My challenge to you as well as myself is to focus on your “to-be” list in this upcoming year. As a word of warning, this process will take a lot of deep thought and some time of personal reflection. Some of you may not want to spend the time to go through this process, but, trust me, the return is well worth the investment. To develop your “to-be” list, you will need to ask yourself questions such as:

  • Who am I?
  • Who am I becoming?
  • Who do I want to be?
  • What values do I stand for?
  • What is most important to me?

These 5 questions can become the start to unleashing a freedom to discover who we really were intended to become. The answers to these questions can provide a passion to pursue the life we always dreamed of living. The sad part is that some of us never realize we have the freedom to ask ourselves these questions.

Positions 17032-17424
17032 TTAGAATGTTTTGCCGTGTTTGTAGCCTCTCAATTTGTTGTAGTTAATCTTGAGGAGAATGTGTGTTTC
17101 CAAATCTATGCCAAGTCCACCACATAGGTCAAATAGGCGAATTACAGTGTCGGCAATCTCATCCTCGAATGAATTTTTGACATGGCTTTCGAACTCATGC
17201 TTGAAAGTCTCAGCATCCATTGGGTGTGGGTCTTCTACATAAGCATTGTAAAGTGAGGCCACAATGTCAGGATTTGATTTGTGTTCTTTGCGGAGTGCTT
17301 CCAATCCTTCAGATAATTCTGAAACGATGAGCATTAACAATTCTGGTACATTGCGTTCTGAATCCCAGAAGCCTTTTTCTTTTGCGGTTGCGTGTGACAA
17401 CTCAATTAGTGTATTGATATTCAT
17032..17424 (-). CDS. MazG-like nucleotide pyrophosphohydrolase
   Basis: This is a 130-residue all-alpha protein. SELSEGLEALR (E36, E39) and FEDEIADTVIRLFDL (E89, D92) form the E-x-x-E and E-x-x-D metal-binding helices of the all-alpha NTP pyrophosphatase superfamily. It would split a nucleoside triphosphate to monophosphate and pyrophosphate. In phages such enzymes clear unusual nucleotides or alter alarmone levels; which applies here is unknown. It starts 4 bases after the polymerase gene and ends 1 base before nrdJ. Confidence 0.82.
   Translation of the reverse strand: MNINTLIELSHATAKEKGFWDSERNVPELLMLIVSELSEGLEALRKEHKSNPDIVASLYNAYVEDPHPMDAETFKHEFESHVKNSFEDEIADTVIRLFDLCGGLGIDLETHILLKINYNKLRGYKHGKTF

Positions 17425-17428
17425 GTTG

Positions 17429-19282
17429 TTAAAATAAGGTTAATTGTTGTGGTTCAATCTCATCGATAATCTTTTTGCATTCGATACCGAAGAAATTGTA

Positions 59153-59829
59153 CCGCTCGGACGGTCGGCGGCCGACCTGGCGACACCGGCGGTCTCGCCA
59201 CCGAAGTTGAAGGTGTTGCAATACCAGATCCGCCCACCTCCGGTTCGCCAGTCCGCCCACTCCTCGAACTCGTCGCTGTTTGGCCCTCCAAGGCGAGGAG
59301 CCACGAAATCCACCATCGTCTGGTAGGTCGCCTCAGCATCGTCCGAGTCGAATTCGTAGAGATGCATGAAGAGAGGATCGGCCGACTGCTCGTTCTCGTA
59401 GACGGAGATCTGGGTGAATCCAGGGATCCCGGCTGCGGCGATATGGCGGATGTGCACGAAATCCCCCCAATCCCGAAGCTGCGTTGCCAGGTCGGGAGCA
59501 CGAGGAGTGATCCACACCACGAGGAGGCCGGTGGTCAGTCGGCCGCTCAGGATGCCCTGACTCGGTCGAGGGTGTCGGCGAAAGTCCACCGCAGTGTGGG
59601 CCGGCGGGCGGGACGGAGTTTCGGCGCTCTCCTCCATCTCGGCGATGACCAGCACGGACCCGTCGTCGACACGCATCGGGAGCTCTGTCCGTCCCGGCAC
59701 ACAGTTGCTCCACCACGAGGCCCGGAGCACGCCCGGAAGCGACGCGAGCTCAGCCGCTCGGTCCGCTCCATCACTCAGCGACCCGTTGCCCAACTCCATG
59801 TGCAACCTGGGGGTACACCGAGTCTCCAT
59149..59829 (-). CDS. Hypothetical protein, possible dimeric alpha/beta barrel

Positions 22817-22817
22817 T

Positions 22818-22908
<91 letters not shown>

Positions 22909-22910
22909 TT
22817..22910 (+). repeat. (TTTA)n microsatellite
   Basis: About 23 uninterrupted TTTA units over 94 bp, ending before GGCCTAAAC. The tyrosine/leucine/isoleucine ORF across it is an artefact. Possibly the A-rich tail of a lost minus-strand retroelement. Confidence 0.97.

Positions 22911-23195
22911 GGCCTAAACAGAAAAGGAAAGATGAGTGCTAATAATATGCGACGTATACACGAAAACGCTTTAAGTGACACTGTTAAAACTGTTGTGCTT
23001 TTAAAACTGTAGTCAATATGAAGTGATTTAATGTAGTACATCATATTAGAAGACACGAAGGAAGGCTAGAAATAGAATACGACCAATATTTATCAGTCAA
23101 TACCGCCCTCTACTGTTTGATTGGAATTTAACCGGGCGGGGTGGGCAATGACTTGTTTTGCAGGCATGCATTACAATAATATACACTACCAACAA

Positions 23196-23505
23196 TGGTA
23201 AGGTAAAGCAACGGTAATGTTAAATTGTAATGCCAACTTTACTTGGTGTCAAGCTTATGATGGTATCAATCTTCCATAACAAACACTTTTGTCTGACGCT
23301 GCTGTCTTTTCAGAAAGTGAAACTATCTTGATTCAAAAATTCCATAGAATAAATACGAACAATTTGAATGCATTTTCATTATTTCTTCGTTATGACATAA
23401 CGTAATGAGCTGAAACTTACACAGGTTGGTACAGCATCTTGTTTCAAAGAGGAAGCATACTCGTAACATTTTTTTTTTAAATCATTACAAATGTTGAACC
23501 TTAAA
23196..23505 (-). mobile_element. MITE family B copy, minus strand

Once you go through this process, you will begin to develop your “to-be” list. My father-in-law often jokes about sitting back and celebrating his “IS-Ness.” The end result is not just to relax in a recliner and celebrate your “IS-Ness.” The result of this process is that your “to-do” list begins to flow out of your “to-be” list. The new math becomes BE = DO. Getting in touch with who we were created to be allows us to pursue the things we really should be doing. Ralph Waldo Emerson once said, “Do the things at which you are great, not what you were never made for.” I hope you become all of who you are in everything you do!